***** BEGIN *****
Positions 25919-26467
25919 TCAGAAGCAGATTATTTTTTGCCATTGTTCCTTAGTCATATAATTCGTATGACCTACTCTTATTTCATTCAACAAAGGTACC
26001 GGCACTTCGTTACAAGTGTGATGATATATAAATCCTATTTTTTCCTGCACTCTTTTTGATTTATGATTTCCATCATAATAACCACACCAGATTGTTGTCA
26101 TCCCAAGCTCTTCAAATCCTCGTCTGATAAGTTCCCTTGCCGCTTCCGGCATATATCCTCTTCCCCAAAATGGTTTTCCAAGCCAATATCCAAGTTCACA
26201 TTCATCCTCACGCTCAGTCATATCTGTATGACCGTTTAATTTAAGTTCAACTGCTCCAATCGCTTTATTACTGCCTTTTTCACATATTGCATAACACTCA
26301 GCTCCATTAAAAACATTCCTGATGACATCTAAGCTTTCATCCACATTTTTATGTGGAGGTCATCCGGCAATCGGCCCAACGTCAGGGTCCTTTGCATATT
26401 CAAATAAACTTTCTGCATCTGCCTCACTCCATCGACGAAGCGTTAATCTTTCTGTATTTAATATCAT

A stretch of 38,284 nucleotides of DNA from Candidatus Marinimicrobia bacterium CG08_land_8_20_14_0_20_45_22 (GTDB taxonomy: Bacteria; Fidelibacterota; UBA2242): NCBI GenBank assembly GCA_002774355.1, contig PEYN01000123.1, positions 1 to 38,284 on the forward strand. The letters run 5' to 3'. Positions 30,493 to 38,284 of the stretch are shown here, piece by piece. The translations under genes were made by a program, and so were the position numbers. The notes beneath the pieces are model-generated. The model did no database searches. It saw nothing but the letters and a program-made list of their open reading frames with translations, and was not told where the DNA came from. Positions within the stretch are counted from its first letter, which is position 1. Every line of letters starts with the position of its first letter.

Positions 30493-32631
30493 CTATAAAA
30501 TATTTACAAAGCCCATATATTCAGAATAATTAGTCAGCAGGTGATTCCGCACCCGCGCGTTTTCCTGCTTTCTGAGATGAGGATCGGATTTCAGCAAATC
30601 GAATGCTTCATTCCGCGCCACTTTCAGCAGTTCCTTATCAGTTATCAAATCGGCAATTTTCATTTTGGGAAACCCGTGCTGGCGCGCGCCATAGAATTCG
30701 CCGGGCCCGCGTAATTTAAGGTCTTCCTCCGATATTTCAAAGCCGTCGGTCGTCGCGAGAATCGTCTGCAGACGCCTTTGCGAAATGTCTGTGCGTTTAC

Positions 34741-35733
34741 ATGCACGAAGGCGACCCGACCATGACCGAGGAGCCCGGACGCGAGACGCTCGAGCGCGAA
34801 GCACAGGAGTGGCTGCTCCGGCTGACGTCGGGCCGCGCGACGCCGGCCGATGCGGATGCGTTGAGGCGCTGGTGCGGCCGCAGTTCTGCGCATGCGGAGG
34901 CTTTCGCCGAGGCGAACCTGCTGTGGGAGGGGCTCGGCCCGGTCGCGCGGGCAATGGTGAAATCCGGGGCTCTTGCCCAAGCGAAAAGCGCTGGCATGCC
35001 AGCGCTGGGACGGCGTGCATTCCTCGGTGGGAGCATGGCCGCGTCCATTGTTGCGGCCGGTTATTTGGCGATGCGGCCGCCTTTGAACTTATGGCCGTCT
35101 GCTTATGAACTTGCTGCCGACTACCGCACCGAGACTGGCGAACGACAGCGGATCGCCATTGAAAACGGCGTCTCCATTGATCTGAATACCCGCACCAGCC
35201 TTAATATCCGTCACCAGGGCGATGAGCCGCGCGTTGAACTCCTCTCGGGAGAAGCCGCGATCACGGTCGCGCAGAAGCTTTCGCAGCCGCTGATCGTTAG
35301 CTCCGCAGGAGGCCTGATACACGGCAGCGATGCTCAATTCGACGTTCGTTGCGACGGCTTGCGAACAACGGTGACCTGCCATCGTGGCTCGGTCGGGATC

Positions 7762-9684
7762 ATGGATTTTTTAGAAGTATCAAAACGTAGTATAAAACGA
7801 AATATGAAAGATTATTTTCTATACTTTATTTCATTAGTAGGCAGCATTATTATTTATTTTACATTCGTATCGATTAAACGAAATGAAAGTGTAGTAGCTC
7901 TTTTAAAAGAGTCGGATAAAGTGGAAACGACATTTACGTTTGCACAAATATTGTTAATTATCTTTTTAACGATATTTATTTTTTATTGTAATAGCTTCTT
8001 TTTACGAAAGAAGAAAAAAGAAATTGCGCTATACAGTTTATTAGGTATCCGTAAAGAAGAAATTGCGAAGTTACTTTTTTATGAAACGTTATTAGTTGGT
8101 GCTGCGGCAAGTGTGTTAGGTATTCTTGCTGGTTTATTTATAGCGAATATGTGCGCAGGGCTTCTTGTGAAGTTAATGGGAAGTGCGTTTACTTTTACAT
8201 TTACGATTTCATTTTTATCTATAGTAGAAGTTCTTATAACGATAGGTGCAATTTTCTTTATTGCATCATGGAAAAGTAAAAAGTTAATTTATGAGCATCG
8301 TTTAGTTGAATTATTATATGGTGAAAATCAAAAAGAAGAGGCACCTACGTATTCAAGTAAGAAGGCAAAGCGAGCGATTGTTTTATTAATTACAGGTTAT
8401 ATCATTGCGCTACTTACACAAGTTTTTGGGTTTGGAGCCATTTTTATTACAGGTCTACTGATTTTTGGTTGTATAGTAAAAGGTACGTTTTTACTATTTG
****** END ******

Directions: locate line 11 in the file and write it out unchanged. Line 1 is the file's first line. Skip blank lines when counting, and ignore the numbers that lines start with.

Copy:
30501 TATTTACAAAGCCCATATATTCAGAATAATTAGTCAGCAGGTGATTCCGCACCCGCGCGTTTTCCTGCTTTCTGAGATGAGGATCGGATTTCAGCAAATC